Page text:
In the Kenyan shanty town of Korogocho, widely considered to be Nairobi’s most dangerous slum, elderly woman have found themselves the shocking victims of violent sexual attacks from men who view these ‘grandmothers’ as vulnerable and less likely to be HIV positive. Brent Foster’s potent documentary ENOUGH, created as part of the While I’m Here project, charts how, led by the 75-year-old Beatrice Nyariara, the women of Korogocho have come together to form an empowered community of mutual support which refuses to be made victims any longer. Directors Notes asked Brent to share how he and his dedicated crew brought this inspiring story to screen.
About eight years ago, I came across a short news clip about the women who we featured in ENOUGH. I constantly keep notes and lists of potential passion projects to pursue and their story kept drawing me back. I knew it was important and needed to be told. I also wasn’t sure how possible it was to tell given the amount of crime and overall risk there was associated with the area. Especially at night.
Throughout the three years that I’ve been working on the Legacy Project — which aims to tell the incredible stories of older generations who are passing on a tradition, culture, or message — the story of these incredible women kept resurfacing. As it came time to wrap up this passion project with a final installment, I felt like we were as ready as we were ever going to be, and that the risk was worth sharing this extremely important story.
There were quite a few sleepless nights leading up to and during the production. I also felt a huge responsibility to make sure my crew members were safe. They were all supporting this story idea and vision, and that puts some pressure on you as a director — especially since the majority of us were there volunteering our time to make this happen.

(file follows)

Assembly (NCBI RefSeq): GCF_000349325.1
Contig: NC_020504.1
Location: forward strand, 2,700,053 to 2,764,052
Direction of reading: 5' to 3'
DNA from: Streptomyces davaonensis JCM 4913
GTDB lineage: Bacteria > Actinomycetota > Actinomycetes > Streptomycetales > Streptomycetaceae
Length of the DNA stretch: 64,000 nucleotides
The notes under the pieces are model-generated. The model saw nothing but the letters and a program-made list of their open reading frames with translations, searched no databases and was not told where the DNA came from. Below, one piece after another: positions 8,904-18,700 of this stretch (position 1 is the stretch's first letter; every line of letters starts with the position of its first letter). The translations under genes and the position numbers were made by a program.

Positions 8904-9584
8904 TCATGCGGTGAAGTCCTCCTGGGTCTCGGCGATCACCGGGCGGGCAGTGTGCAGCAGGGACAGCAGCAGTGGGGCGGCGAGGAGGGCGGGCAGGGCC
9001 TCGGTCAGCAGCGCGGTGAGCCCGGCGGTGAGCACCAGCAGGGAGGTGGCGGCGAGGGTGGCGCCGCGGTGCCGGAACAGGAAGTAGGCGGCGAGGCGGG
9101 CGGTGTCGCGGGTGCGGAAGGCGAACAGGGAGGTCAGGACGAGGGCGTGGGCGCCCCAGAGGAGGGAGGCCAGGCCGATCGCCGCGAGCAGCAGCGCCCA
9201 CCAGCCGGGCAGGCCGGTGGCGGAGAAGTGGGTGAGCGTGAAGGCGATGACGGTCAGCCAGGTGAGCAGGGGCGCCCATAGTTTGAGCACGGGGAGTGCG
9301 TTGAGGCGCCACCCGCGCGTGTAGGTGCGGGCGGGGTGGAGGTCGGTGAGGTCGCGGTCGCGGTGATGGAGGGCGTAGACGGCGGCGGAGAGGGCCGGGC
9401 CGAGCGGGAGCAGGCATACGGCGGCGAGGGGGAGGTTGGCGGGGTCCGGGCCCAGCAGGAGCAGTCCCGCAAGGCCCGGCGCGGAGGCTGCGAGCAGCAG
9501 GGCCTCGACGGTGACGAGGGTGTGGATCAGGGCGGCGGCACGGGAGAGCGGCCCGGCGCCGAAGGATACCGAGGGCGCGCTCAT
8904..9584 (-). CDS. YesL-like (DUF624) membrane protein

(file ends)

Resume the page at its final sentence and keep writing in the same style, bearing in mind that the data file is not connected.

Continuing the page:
I treated the project like any other paid job. It started with research and a full director’s treatment. It made a huge difference to be able to easily communicate with our amazing Producer Tammy Foster, DP Pawel Dwulit, and Gaffer Maciej Kulpa, traveling from Canada with me who were volunteering their time as well to make this project happen.
They were all supporting this story idea and vision, and that puts some pressure on you as a director.
We also hired a local crew to join in the creation of the film. In total, we had about 12 people (including fixers, drivers, security, and former gang members from the area) who worked with us to create the story. We spent four very long and fulfilling days on the ground filming in Korogocho. We had to rely a lot on our local team members who helped calm situations that arose. We also tried not to stay in one place too long.
I hope this project inspires others to take action in their own communities and to stand up for a cause they believe in. I hope it also inspires women to continue to empower each other and encourages other filmmakers to pursue passion projects of their own so that they can help to tell the stories that are often overlooked.
I’m so thankful for the amazing group of people who got behind this and volunteered their time to make this happen. Defacto , Reactiv, Sofie Borup from Company 3, Hiatus, The Work Inc, Holiday Films, and William F. White Inc.